Gate Faculty Profile: Guillermina Seri

Jess Mawhirt

Visiting Assistant Professor of Peace and Conflict Studies (PCON) Guillermina Seri has taught at Colgate since 2005. A native of Argentina, Seri brings a different perspective to the department and her courses.

“Despite the present [Argentinian] government’s deep commitment to human rights, there are more and more cases of death by police,” Seri said. The deaths, she said, are mostly among the young and the poor.

One of the questions Seri has been wrestling with her whole career has been how to understand how authoritarianism and violence can exist in a well-intentioned democratic society. She has tried to answer this question by researching police behavior in democratic societies, and how to place guns in the hands of police officers without putting the general public at risk.

She has done research in South American countries like Argentina and Uruguay, but has encountered some road blocks. While attempting to visit a police academy in Argentina to interview cadets, for example, Seri was turned away, even after receiving permission from the University’s president.

“Police schools are still isolated from the rest of the population,” Seri said. This makes her research even more difficult. What appears to be the answer, Seri has found, is instilling strong feelings of citizenship in officers, to give them “a more democratic understanding of order and a more considerate treatment of others.”

This semester, Seri is teaching three courses in the PCON department. The one she seemed most excited about is a seminar on Human Security. The course attempts to investigate the relationship between human rights and security. Seri is looking for a way for these two elements to coincide.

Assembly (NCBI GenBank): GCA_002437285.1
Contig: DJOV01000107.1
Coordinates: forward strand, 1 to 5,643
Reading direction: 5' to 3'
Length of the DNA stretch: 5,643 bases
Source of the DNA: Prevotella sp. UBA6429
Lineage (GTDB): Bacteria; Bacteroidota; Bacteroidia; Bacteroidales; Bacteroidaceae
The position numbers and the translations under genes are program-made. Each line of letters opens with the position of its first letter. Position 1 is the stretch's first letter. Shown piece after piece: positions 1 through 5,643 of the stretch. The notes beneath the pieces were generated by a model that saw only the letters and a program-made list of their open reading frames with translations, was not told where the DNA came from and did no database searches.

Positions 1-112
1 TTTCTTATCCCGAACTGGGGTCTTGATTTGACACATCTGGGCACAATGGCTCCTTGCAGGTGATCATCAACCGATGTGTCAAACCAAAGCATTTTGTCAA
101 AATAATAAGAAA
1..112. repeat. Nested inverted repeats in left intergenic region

“Unfortunately,” she said, “There is no recipe for that.”

The course offers some background in twentieth-century conflicts and highlights the positives of nonviolent action. As part of the course, the students play out the scenarios they learn in a computer game developed to teach nonviolence in the political process. Students play the role of activists attempting to overthrow a dictator, but through peaceful means. The options of the game prohibit violent protests or killings, but if the players are not careful, violence can erupt from their plans.

Seri said this game is important because it lacks the violent elements that are emphasized in many other computer games. She admitted, however, that she has never won the game, although two of her students have.

“It is so difficult to win, it can be discouraging at times,” she said, adding that the struggle against violent political change in the real world is just as hard.

Seri explained her philosophy of nonviolent change.

“‘Nonviolent’ is a synonym for ‘political,'” she said. “Isn’t that what ‘political’ means? Acting and speaking together to solve issues?”

While Seri believes there is a lot to learn, she believes that nonviolent political change is possible.

“My utopia,” she said, “would be a place where there are nonviolent police – and it’s doable!”

Colgate will soon be losing Seri to a more permanent position at Union College, where she will continue to pursue her research on policing and democratization. She will leave, however, with fond memories of Colgate.

“I love Colgate,” she said. “The students here are some of the most insightful and brilliant I have experienced and I will miss them.”